The authors were recently involved in a project for which site work consisted of curb and gutter, sidewalks, parking lot paving, and light poles with foundations in the parking lot and along the roadway. Approximately five months prior to ribbon cutting, the client noticed that nearly all of the light poles were swaying considerably under wind velocities of approximately 17 to 28 mph, with gusts up to 46 mph. Figure 1 illustrates the observed light pole movement, which had a magnitude of approximately 8 to 12 inches.
Figure 1: Observed light pole movement.
The very next day, the client discovered one of the light poles on the ground, with what appeared to be fatigue cracking at the weld between the light pole base plate and the pole itself (Figure 2). The client took down the remaining poles to prevent further failures. Fortunately, there were no injuries associated with the light pole failure, since this event occurred during the night when the construction crew was not present.
Figure 2: Light pole base failure.
Review of the light pole submittal revealed that the subcontractor had proposed a different size and type of pole than what had been originally selected - a 30-foot tall, 6-inch square aluminum pole. Instead, the subcontractor proposed a 30-foot tall, 4-inch square steel pole, which was approved since the 4-inch pole more than adequately met the performance specification according to the manufacturer’s literature.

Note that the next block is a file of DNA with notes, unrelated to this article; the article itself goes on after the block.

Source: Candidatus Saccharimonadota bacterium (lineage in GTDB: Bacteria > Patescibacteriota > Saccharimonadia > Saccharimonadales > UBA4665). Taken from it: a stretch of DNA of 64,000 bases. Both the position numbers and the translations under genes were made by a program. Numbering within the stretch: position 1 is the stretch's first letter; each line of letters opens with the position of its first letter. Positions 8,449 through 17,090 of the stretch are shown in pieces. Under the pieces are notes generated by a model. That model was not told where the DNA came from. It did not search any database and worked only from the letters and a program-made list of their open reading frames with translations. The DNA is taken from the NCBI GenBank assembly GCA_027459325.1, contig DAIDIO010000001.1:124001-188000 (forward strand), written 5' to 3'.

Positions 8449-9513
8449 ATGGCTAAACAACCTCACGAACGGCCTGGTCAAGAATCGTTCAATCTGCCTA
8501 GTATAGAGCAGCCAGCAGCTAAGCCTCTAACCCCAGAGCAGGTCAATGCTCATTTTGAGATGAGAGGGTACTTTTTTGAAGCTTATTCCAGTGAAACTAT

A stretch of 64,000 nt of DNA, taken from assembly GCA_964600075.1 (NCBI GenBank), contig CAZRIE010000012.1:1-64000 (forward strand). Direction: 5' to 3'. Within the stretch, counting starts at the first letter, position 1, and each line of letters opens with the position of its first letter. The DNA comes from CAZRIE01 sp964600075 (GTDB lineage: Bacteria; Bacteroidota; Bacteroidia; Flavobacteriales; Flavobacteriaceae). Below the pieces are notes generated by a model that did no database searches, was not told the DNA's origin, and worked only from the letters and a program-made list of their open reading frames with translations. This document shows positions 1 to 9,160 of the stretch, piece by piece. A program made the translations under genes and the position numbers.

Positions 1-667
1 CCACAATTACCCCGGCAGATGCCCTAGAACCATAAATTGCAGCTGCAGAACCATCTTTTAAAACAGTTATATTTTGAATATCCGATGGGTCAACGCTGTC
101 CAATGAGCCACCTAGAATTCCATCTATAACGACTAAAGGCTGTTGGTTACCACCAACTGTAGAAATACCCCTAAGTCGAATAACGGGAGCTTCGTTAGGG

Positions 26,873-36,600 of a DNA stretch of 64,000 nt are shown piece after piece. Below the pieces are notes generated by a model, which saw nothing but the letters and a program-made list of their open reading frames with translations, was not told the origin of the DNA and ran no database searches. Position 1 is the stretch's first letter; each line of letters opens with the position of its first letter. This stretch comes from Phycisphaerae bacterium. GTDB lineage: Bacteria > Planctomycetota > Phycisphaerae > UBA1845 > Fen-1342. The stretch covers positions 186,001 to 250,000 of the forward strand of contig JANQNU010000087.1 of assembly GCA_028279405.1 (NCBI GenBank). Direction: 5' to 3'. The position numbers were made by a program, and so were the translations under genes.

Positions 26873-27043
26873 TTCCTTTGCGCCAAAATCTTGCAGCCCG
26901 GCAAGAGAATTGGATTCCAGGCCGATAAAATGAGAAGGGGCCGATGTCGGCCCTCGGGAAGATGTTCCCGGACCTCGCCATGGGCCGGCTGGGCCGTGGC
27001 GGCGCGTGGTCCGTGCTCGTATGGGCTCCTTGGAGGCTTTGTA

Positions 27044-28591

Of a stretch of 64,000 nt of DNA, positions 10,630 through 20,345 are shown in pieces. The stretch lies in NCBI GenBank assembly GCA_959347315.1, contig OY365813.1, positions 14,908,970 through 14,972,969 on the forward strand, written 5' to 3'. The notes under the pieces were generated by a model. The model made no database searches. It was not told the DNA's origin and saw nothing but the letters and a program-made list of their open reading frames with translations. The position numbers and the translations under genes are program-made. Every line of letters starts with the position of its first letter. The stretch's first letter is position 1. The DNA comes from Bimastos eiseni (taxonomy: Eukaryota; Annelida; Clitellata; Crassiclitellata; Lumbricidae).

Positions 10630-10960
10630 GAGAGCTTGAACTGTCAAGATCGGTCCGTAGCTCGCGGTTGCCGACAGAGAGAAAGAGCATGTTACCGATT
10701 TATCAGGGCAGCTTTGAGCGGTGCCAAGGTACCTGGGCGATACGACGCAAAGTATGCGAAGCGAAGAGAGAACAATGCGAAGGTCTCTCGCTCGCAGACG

Consultations with the light pole supplier and manufacturer indicated that the failure of the light pole was "most likely" due to wind-induced harmonic resonance of the light pole, and subsequent fatigue cracking of the weld between the base plate and the pole. The light pole manufacturer responded to a request for replacement light poles by saying that its standard one-year warranty does not cover "naturally occurring harmonic vibration light pole failures". Additional calls to various light pole manufacturers revealed that none of them warrant failure due to harmonic vibration.
It is important to note that the failed light pole met all of the manufacturer’s requirements, and had been properly selected and installed based on their criteria. Many light pole manufacturers publish wind speed maps and light pole selection criteria for their products. The following is a common light pole selection procedure:
1) Select the light fixture, and obtain its effective projected area (EPA) and weight. The EPA is the area that is loaded by wind. This information is located on the fixture cut sheet.